'At worst, a house unkempt cannot be so distressing as a life unlived.' Rose Macaulay

11:22am Wednesday 18th August 2010

It's the clash of the Titans this week. In one corner we have Big Brother, the daddy of all television reality shows, and in the other Daylesford Organic Farm Shop, the jewel in the crown of the Cotswolds. Both have invited me to join them, in a sense, and a personal struggle ensues. You see, I want to like Big Brother. This, the tenth series, is the last. On the August 24 the last of the housemates are released, one is crowned winner of this series, and, as the ultimate punishment, goes back in for two weeks to fight it out with 12 ex-housemates – the biggest names in that strange world of Big Brother followers – for the title 'Ultimate Big Brother Allstars'. Or some such. I might have been tempted to join them. After all, I have a sentimental attachment to something that gave me a glimpse of another world a couple of years ago. But, when push comes to hygiene, I confess matters of cleanliness meant negotiations broke down. After twelve weeks of shut-down in That House we should be grateful there is not yet such a thing as Smellavision.

'Her voice is quintessentially Radio 4, like someone talking down a would-be suicide from a high window-ledge.' The Listener Magazine

12:06pm Thursday 8th July 2010

I AM occasionally asked to be a guest co-presenter on BBC Radio Gloucestershire's breakfast show. I always jump at the chance. My dream job would be to have my own radio show, a sort of idiosyncratic aural magazine reflecting my interests and personal prejudices.

'How foolish to think that one can ever slam the door in the face of age. Much wiser to be gracious and ask him to lunch in advance.' Noel Coward

11:58am Wednesday 30th June 2010

AS WE get older it is wise to measure our activities in the light of limited time. I have just wasted precious hours on reading Martin Amis' The Pregnant Widow. At Hay recently Amis bemoaned the fact that he had become a grandfather, something about the call of the graveyard or similar pessimistic nonsense. When I see my grandchildren, four this week, I scan their eager little faces and wild, confident eyes searching for signs of myself in them. Rather than the tolling of bells I seek immortality through them.

'If at first you don't succeed then failure might be your style.' Quentin Crisp

10:41am Wednesday 23rd June 2010

WE LIVE in depressing times. Peeling a potato with its dull grey skin and pin-prick eyes yesterday my thoughts inevitably turned to Wayne Rooney and his lack lustre colleagues. Poor old Fabio.

'The natural state of the football fan is bitter disappointment, no matter what the score.'

11:00am Wednesday 16th June 2010

I am sitting here wearing a Dutch style hat with yellow knitted plaits dangling from each side while Mr Brain, stifling in a red and white striped scarf and bobble hat, contemplates his incomprehensible wall chart and stickers which is suitable for a 5 year old and therefore too complex for us.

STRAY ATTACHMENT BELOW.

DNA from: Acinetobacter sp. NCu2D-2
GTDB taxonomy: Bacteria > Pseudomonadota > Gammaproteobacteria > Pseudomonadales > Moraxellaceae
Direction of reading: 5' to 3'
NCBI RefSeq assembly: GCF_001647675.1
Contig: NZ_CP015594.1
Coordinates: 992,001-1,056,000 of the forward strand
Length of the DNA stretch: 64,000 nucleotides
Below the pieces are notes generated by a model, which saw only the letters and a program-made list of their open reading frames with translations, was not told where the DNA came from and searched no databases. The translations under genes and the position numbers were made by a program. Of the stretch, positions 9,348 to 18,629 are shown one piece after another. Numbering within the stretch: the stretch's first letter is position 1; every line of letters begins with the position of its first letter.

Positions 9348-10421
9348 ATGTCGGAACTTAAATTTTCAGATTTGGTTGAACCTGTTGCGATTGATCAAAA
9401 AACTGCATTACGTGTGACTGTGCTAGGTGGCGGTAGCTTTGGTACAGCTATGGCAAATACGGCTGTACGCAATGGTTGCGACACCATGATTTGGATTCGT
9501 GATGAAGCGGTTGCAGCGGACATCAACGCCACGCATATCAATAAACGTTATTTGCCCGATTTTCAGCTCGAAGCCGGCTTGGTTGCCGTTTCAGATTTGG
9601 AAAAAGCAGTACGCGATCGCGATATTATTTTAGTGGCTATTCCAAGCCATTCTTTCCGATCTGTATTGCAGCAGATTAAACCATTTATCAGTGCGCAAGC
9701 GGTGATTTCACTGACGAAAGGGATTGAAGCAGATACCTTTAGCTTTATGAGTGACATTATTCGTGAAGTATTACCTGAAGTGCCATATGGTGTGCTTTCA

'I was too scared to tell my parents I was going on Big Brother so I told them I was going on Countdown.'

10:10am Friday 11th June 2010

I feel sorry for David Laws. I am sure he never meant to steal or lie. For all his cleverness, his double first, his banking directorship, his glittering future, his cocky walk he lacked one vital ingredient for survival in the public arena. Gall. Remember all those politicians who so recently got caught stealing from our purses? Imagine, if you will, that someone breaks into your house and steals your television. Caught at home watching it, they say, 'Never mind, I'll give it back.' Perhaps they do but you never see it again. That is how it is with most politicians. Except Mr Laws, who after all just got into a muddle as to when a landlord becomes a lover and when that embryonic relationship needs to become public knowledge, had some tiny seed of guilt in him that others lack, and had to hold up his hands and take the responsibility. As well as stealing from the public he was guilty of wishing to keep private something that is none of anyone else's business, except the security service and his family. Is it any wonder that he became confused? The rest of the world jostles and barges in front of the media to sell its dirty linen and intimate stories. You can't open a newspaper these days without seeing some pregnant woman's stomach bared for our viewing. It is cutely called a 'bump' and we are expected to be interested. This week sees the launch of the final series of Big Brother, the programme that people love to hate. In fact those who have never seen it hate it so much I wonder where they will turn next. Big Brother had a sort of hideous honesty about it. There were no secrets being hidden there as contestants and producers alike gave the media, and therefore the public, what they craved. The only thing banned was secrets. The 'successful' Big Brother contestants are not the ones with the most to hide but those most prepared to turn over the little stone that is their life and show the ugly creatures beneath. A lazy journalist scraped around in my past and all she could come up with was the lie that I was born in Canterbury. Ouch. Now that would be something to keep quiet about.